La Stampa: What can a carpet museum look like? Baku has an answer!

The famous Italian newspaper La Stampa spoke about the Azerbaijan National Carpet Museum.

The Azerbaijani Embassy in Italy has created a section "Virtual journey to our National Museums" on its social network profiles, which allows the Italian public to visit museums in Azerbaijan online, get acquainted with new exhibitions, interesting items, and excursions.

The topic was also of interest to the famous Italian newspaper La Stampa. On April 20, an article headlined "What can a carpet museum look like? Baku has an answer!” by author Noemi Penna has been published in the newspaper's "Viaggi e Cucina" section.

“Wrapped carpet. This is an original form that can only belong to the Azerbaijan National Carpet Museum. We are in Baku, Azerbaijan, and the topic of discussion is a unique museum dedicated entirely to the culture and art of carpet weaving,” the author said, referring to the museum's history, the museum's relocation to a new and promising building in Seaside National Park in 2014. It is said to resemble a carpet.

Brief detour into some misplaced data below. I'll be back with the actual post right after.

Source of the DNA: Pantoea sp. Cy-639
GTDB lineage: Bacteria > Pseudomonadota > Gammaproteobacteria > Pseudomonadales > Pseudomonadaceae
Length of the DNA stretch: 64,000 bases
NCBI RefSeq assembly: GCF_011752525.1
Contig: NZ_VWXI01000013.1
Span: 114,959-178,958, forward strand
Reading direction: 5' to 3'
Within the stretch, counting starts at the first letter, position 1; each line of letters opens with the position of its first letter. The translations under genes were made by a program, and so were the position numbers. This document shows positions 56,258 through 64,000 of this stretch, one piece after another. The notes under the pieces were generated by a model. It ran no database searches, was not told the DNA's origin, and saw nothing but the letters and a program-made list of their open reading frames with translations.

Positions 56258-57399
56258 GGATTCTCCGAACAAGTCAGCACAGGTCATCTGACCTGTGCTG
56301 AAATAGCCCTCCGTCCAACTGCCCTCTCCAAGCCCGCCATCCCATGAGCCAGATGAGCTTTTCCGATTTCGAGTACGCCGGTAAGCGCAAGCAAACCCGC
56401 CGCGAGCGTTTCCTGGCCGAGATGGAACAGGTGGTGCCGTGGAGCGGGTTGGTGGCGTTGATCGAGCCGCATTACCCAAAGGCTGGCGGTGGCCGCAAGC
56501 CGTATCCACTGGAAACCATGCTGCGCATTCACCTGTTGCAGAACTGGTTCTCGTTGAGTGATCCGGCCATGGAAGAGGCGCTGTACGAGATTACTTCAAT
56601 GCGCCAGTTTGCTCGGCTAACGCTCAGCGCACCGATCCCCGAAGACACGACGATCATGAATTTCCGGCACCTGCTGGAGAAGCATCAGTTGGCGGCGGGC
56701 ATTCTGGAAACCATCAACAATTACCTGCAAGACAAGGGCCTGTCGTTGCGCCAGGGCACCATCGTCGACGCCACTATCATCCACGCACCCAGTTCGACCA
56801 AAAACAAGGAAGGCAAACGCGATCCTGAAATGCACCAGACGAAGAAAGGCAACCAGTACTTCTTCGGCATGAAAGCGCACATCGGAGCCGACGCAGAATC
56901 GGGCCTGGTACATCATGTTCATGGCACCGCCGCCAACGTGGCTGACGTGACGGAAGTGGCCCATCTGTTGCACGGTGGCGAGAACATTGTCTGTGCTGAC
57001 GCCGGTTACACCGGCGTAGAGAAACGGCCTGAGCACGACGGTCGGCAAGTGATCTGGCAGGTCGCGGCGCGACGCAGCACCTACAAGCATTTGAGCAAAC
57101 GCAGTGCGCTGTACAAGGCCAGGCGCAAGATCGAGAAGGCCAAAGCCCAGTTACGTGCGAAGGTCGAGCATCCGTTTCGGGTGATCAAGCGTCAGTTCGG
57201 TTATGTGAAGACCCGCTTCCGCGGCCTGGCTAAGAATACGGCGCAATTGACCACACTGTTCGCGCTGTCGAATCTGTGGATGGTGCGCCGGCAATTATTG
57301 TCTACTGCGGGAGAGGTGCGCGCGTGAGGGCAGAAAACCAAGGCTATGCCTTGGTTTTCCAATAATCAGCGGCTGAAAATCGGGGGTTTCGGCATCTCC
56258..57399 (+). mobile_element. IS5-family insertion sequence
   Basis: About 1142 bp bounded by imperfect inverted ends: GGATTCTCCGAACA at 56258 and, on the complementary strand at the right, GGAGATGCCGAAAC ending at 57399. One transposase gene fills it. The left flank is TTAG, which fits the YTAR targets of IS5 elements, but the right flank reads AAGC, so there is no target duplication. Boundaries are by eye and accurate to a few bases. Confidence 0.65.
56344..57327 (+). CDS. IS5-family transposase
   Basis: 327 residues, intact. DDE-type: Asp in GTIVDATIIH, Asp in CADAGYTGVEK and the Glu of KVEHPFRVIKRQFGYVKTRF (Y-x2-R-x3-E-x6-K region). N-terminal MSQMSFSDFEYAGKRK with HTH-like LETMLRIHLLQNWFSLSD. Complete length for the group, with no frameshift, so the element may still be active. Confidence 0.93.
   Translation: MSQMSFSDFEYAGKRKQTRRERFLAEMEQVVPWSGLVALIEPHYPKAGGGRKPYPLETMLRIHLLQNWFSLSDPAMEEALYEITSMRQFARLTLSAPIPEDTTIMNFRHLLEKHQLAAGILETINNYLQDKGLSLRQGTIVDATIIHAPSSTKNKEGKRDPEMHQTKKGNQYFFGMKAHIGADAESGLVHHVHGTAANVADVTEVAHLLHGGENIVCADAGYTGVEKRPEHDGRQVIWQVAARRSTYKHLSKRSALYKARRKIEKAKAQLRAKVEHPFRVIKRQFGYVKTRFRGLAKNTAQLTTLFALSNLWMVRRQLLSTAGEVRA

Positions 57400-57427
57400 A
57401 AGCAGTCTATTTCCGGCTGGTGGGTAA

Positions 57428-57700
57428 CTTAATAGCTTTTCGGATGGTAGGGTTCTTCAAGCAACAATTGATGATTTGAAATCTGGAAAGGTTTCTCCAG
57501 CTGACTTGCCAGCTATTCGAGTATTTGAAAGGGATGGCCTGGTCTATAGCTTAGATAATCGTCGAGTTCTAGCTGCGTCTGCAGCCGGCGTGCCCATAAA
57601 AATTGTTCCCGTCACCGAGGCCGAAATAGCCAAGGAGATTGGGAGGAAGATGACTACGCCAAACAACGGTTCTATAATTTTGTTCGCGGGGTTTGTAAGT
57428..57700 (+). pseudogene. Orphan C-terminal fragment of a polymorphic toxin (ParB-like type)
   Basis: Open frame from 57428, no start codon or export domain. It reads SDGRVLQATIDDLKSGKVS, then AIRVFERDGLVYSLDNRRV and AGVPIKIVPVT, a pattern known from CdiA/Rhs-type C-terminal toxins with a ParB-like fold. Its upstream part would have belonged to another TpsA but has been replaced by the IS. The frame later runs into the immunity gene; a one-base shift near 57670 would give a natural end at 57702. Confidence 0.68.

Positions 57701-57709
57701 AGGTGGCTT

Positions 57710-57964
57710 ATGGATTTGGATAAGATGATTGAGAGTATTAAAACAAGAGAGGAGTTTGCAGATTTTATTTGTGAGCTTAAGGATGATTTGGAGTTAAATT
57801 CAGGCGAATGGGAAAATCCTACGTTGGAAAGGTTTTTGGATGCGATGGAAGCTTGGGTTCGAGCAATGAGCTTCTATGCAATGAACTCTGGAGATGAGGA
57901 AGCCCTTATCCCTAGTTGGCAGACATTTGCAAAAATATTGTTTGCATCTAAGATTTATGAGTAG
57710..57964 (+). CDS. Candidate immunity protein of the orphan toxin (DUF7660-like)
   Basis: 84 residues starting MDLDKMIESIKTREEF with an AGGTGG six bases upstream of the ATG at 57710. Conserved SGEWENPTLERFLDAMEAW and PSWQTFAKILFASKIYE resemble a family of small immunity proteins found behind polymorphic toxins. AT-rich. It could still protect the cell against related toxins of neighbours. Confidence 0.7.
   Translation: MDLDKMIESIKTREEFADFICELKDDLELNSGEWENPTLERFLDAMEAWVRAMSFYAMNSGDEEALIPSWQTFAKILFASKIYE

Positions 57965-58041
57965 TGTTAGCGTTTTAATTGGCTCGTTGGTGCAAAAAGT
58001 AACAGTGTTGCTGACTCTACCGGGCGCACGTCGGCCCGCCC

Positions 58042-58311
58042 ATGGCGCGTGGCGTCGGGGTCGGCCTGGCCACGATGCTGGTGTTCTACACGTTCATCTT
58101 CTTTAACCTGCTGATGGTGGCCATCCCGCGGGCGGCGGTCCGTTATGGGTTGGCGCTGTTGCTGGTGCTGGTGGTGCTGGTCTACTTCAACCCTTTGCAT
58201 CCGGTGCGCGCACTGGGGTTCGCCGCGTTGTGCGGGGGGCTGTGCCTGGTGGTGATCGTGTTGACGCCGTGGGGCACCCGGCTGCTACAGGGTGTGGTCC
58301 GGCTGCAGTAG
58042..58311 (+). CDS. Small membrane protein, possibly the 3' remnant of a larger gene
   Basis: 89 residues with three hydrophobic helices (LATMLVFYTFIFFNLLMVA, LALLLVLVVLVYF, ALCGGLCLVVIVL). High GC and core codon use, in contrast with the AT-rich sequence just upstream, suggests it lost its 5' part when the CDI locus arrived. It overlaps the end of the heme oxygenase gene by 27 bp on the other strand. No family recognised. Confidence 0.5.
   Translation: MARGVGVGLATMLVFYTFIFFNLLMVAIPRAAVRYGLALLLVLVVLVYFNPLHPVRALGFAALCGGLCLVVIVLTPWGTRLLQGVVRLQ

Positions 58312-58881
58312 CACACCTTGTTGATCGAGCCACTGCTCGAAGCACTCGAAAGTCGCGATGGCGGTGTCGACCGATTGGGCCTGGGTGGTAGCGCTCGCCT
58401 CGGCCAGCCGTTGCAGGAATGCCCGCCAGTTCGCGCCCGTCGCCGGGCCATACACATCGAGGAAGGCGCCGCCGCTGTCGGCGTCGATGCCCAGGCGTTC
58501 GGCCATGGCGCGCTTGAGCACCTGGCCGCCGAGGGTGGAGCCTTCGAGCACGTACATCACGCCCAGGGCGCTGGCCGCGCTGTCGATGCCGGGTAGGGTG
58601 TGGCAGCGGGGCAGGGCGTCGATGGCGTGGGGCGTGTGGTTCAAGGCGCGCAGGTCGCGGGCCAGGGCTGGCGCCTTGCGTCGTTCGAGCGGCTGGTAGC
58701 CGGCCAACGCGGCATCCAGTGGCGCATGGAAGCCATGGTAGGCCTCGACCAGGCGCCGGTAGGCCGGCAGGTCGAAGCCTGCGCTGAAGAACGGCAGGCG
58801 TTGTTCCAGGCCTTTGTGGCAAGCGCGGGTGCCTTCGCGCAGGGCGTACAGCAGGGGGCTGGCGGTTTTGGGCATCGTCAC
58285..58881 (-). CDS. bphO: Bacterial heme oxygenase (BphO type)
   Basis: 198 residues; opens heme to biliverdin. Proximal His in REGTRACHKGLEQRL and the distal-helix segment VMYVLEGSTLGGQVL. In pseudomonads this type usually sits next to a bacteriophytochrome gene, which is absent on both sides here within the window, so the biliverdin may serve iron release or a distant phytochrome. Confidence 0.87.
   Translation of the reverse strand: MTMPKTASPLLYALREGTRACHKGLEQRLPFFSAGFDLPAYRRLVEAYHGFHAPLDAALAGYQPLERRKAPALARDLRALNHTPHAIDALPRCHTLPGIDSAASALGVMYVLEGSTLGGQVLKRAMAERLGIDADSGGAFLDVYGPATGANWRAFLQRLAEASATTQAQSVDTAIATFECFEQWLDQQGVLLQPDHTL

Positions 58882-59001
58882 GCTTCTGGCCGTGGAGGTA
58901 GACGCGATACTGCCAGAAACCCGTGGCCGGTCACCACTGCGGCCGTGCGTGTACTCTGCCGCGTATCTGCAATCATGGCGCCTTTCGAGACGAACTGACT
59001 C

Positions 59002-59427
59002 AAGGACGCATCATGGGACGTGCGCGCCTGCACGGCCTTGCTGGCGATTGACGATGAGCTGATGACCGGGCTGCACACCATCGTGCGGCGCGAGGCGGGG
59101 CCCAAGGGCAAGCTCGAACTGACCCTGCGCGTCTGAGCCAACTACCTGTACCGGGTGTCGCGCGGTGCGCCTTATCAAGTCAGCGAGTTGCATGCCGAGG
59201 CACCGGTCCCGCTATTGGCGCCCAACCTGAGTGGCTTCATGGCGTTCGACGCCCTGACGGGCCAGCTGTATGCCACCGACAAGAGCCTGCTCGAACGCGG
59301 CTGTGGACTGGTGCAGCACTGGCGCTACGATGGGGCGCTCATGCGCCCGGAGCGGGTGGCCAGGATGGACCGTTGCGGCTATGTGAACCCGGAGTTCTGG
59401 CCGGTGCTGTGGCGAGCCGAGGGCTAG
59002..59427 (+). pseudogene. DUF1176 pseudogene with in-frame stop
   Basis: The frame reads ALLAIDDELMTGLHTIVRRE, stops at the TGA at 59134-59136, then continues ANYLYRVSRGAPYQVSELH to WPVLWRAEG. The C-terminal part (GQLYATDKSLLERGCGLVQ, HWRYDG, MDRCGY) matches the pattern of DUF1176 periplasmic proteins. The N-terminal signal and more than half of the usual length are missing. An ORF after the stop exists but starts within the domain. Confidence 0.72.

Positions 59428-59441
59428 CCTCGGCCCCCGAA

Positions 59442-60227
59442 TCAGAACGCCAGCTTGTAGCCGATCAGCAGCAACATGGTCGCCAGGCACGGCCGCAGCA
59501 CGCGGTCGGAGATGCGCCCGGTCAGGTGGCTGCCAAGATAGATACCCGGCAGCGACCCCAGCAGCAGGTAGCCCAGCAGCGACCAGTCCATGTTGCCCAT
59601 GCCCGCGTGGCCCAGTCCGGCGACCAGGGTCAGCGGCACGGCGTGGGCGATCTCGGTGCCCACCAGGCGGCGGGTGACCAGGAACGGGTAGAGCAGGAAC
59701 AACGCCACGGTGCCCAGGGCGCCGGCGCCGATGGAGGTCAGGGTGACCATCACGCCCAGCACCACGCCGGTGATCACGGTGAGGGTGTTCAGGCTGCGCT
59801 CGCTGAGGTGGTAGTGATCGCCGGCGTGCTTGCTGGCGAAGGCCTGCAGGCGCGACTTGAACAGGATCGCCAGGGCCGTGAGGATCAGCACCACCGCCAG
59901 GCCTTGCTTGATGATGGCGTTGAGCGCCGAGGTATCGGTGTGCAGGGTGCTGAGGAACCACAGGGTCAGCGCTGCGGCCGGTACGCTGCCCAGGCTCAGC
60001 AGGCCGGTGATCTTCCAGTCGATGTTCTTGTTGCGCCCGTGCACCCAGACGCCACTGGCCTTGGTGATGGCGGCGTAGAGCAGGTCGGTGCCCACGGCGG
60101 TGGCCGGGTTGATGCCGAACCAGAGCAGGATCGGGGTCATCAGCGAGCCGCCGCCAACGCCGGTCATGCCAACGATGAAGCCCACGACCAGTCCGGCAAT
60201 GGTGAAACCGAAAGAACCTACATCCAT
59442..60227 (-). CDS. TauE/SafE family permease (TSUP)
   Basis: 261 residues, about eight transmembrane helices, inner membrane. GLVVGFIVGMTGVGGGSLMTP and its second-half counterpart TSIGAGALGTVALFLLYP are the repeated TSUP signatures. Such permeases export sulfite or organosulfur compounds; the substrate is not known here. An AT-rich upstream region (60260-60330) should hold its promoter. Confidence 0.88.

The article provides information about the interior of the building, as if entering the building, visitors feel like they are in a hanging tunnel.

The museum displays some of the world's largest carpet collections of 17th century Azerbaijan, as well as archeological finds and famous crafts, including ceramics, oil lamps, sewing, and jewelry.

It is reported that there are opportunities to get acquainted with a perfect view.

The article also notes that the museum displays simple and more complex hand-woven carpets, carpet weaving machines, wool, ropes, sacks, and other relevant exhibits from different periods depicting dragons, trees of hope, crosses and Islamic symbols.

The article says that due to the epidemiological situation with the coronavirus, the Azerbaijan National Carpet Museum is closed to visitors, but the museum's collection and incredible treasure can be visited free of charge online.

"The virtual tour allows you to move freely between three floors, enjoy works of art and focus on the stories that attract our attention the most," the article reads.


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